Barathrum V.I.T.R.I.O.L. was Absu’s first full-length release after two demos and an EP and even though it’s not as polished or as intricate as later releases, it is still a very solid release that should not be overlooked.
Absu kind of tread the middle-line of Black Metal. Their production isn’t as raw as the Graveland or Judas Iscariot’s of the world, but they're not as polished or as crushingly produced as newer Immortal releases either. Barathrum, perhaps because of its moderate age, is the most raw of Absu's releases but from a musical standpoint it is still similar to their newer releases. What Absu does well on the majority of this release is successfully blend aggressive and fast Black Metal with a Death/Thrash mentality with more traditional Black Metal riffs that provide an appropriate amount of melody and atmosphere. There aren’t really any completely Death or Thrash riffs on display during the fast sections, but the way the fast sections are structured from a rhythm and drum style standpoint there mine as well be. Here in lies the problem with this release as well. Occasionally the riffs and atmosphere just get lost in the blast of noise that every instrument creates. What was once a mildly atmospheric song that you could still head bang to turns into a mish-mash of aggressiveness. This aspect of Absu’s music would be almost completely rectified on later releases, but as far this one goes it only shows up in a couple of songs. The majority of this release is filled with a clever mix of atmosphere and aggression that doesn’t sound out of place or misconceived, though.
Another highlight of Absu’s debut, as is the case with any Absu release, is the drumming. The drums have an excellent tone and mix to them and if it were any other way Proscriptor’s maniacal drum performance would be lost. There are a lot of talented drummers in Black Metal but because of the nature of the music their abilities are rarely shown to their full extent (Fenriz is a perfect example of this). This is not the case at all with Absu, however. Proscriptor is intensly fast and precise with incredible fills and head-spinning double bass. That Thrash and Death Metal mentality seeps its way into the drums more than anything and even though there are common-place Black Metal blasts, there is plenty of double bass and Thrash runs. Meanwhile the lyrics are very good as well. Dealing with the occult and various mythos (primarily Celtic) Proscriptor’s lyrics are both poetic and intelligent, but you’re going to have to read the booklet to get anything out of them since you’re certainly not going to hear anything from listening to the music. The vocals come in two varieties. There is the rapsy, shrill stylings of Shaftiel and the more mid-range stylings of Proscriptor. Shaftiel populates most of this release and he is the weaker of the two. It's almost as if his vocals are just spewed forth without much thought to their place within the rhyhtm structure during the faster tempos. Meanwhile Proscriptor proves he's not only an amazing drummer but an above average Black Metal vocalist as well. Unforunately, he only appears on a couple songs. The guitars are well played for the most part and have a nice chainsaw styled tone to them. Keyboards also dot a couple of songs with laid-back, low-key, mid-paced synth.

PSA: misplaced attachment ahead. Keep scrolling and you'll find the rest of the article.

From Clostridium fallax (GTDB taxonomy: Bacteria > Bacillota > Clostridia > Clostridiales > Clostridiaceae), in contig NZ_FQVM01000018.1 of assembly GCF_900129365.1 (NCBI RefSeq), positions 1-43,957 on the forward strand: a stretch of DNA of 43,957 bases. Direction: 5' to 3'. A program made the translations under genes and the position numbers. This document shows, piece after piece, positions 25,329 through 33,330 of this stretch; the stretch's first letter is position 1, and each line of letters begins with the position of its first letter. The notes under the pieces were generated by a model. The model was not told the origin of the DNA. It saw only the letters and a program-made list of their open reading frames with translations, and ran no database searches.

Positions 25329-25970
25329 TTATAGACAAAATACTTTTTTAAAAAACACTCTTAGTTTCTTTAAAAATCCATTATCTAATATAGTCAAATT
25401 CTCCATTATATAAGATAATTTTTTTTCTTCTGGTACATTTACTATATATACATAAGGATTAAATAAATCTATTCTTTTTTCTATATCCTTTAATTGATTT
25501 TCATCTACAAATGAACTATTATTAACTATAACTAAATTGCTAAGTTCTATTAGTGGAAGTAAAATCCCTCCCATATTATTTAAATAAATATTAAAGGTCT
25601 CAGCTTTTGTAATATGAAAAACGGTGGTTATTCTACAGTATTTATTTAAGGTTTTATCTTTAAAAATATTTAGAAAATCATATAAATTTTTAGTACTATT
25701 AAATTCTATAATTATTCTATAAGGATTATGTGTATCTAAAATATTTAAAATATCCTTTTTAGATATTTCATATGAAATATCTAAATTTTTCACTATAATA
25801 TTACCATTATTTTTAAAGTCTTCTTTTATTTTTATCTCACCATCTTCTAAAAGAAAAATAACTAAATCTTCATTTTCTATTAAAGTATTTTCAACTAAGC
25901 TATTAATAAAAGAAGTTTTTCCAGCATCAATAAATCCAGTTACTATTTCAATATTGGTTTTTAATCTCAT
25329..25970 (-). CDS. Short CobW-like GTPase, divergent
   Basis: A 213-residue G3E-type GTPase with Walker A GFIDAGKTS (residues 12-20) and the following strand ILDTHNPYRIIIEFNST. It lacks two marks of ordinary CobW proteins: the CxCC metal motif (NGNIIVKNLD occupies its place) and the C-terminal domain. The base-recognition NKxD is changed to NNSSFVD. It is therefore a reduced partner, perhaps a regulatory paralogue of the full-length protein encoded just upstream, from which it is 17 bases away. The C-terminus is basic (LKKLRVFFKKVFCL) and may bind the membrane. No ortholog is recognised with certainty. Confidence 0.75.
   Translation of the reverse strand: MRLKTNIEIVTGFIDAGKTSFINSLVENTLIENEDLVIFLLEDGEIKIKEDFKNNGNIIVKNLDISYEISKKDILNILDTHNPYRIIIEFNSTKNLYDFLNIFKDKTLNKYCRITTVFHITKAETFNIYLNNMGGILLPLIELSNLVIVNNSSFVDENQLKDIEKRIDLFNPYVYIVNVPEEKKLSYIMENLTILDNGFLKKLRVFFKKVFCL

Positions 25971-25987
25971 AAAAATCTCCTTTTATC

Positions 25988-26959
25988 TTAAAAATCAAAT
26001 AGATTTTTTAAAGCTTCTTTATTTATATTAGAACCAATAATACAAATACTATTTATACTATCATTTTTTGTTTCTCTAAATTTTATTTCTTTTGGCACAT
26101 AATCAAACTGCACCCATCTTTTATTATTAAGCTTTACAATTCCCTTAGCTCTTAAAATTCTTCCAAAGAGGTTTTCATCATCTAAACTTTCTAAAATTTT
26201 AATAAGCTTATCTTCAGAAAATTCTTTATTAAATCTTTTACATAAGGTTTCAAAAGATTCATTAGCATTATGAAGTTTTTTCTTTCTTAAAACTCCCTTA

For most people the version that is available these days comes with three bonus tracks. The introduction Proscriptor gives for 'The Coming of War' is probably the most psychotic introduction I've ever heard and has to be heard to be believed. The sound on these live tracks comes with the style of no frills, raw live mix. Hardcore fans of the band will like the bonus tracks a lot. The live sound is even rawer than the studio sound and the riffs become even more undistinguishable, but for the majority of Absu’s fan base they are nice additions.
If you’re new to Absu this is a great place to start and keep in mind that the band gets better with age. Strangely enough, most Black Metal specialist (or elitist, depending on your point of view) hold this release in very high regard. For the casual or general Metal fan though, there are noticeable flaws, but they are overcome with a strong mix of very catchy traditional Black Metal parts and violent aggressive parts. The drum performance and lyrics are added bonuses that just sweeten the package.